all of the selves we Have ever been
(In memory of Allison St. Claire who loved books, her library card, and bringing our words into print.)
Fueled by SPAM and saltine crackers, we made our way from California to Ohio in the back of a Rambler station wagon. Our father had orders to deploy to Pakistan. Amidst the upheaval, I deployed to first grade. While my father had many years of military experience and was ready to go, I did not have the benefit of basic training—no preschool, no kindergarten. A shy and quiet child, I was not just reluctant, I was terrified, but there was no choice. And so, like my father, I donned the uniform. He marched off to Pakistan, and I marched off to Catholic grade school.
Dressed in her traditional 1960s nun’s habit, the teacher was every bit as intimidating as a drill sergeant. Following orders, I sat up straight, eyes forward. We turned our attention to a large flip chart that seemed to be the height of a first-grader. Sister Eulalia turned back the cover page, and with her long pointer, she tapped the word at the bottom of the page: “Look,” she read aloud. We all repeated, “Look.” And so it began. I was officially a reader. Never again have I felt so powerful and proud.
I had no idea that Dick and Jane and the Catholic school version John and Jean would soon be on their way out along with Spot and Puff. I had no reason to be aware of the debate going on in academia about methods for teaching reading: site reading versus phonics. I was too young and my world too small to be aware of the biases and stereotypes depicted on the pages filled with white faces and white picket fences. I, along with 85 million other American children, learned to read with Dick and Jane and John and Jean, Sally and Judy, Spot and Puff. Unaware of the catalog of faults, I enjoyed my school books with the watercolor art, sweet stories, and urgent action words: Look! See! Run! Come!
Thomas Jefferson wrote, “I cannot live in a world without books.” And since that first day when I was ordered to look, I cannot stop looking at books. A lifelong student of human behavior, I have maintained a preschooler’s incessant need to know why. Why do people do what they do? Why do I do what I do? Inside a book I can mingle with unsavory characters and walk away with my reputation unscathed. I have the privacy to get to know myself. Without an audience and without shame, I can get down into the dark corners of my own dusty layers. I can sort out what I know, what I think, and what I might do next. Books allow me to see myself, but they don’t demand that I mount a defense.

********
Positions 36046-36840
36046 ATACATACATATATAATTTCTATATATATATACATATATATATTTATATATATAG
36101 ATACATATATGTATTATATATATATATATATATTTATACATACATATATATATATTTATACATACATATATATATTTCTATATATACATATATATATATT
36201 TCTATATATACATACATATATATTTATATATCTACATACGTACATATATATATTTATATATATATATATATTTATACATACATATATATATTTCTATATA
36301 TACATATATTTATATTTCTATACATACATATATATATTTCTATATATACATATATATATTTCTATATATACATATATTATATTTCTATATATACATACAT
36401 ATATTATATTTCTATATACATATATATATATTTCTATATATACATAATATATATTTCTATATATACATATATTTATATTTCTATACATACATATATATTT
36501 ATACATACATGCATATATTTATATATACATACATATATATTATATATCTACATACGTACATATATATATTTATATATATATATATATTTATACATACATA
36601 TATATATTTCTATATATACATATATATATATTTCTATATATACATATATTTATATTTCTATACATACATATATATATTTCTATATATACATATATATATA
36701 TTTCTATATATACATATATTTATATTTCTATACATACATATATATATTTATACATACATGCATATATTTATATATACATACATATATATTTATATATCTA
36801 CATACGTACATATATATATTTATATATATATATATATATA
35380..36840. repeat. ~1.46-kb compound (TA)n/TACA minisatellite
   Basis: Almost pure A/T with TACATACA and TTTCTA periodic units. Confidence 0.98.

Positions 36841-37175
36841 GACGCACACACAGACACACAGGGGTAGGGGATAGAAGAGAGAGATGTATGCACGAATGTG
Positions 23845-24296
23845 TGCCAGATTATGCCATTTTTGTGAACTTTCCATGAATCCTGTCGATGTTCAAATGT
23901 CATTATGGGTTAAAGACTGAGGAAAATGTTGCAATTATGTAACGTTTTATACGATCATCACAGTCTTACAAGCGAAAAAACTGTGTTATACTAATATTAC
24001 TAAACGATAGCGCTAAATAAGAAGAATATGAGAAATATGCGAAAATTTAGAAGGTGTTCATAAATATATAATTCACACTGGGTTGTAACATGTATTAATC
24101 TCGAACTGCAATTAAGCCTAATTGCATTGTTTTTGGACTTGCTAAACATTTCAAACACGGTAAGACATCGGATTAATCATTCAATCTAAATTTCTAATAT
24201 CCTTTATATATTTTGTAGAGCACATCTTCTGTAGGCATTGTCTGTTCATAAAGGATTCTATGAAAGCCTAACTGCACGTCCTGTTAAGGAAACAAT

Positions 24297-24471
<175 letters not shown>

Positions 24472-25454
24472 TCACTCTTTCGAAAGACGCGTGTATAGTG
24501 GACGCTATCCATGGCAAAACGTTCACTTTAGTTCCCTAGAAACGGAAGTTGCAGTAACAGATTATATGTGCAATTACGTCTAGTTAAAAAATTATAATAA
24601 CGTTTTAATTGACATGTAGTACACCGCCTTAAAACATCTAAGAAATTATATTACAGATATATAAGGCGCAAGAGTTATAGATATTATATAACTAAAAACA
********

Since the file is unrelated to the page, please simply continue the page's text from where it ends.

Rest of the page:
Though books now come in many forms, I still love print--the firm cover that cracks when opened for the first time. I love the smooth pages and the dog-eared ones that remind me to look again. I am awed by the power of words and the importance of order in giving meaning to language. The words liberty and death can be “Death to liberty,” or “Give me liberty or give me death.” I melt into the pictures painted by the brushes of gifted writers. I swear I have tramped through the marsh Where the Crawdads Sing. I have traveled through time with Kristin Hannah and felt the grit in my eyes blown there by the ferocious winds of the dust bowl in The Four Winds. I have wept for the curse that was slavery as I rode The Underground Railroad with Colson Whitehead. I have learned history and geography in meaningful and memorable ways not possible in the classroom.
I also love the companionship that books provide. Every character becomes someone I know, a wise old friend. There are authors I trust. They give me confidence and something to look forward to. I turn to them again and again. William Zinsser wrote that writing is a public trust and that truth is a gift. He speaks of clear thinkers with a passion for their subjects and notes that how we write and how we talk is how we define ourselves. Yes! “We can write to affirm and to celebrate or we can write to debunk and destroy…nobody can make us write what we don’t want to write. We get to keep intention.” Character is revealed through writing. In this crowded world, it can be hard to find your people. I find mine in books. And I find solutions. I am better prepared for the future having walked the unfamiliar path upon a page with someone who has been there, with someone who knows. And when I am weary, and fresh out of dreams, I find something new that restores my spirit. Without books, my mind is homeless.
It is Read Across America Day! Thank you, Sister Eulalia, for teaching me to read. And thank you Dick and Jane for inviting me to Look!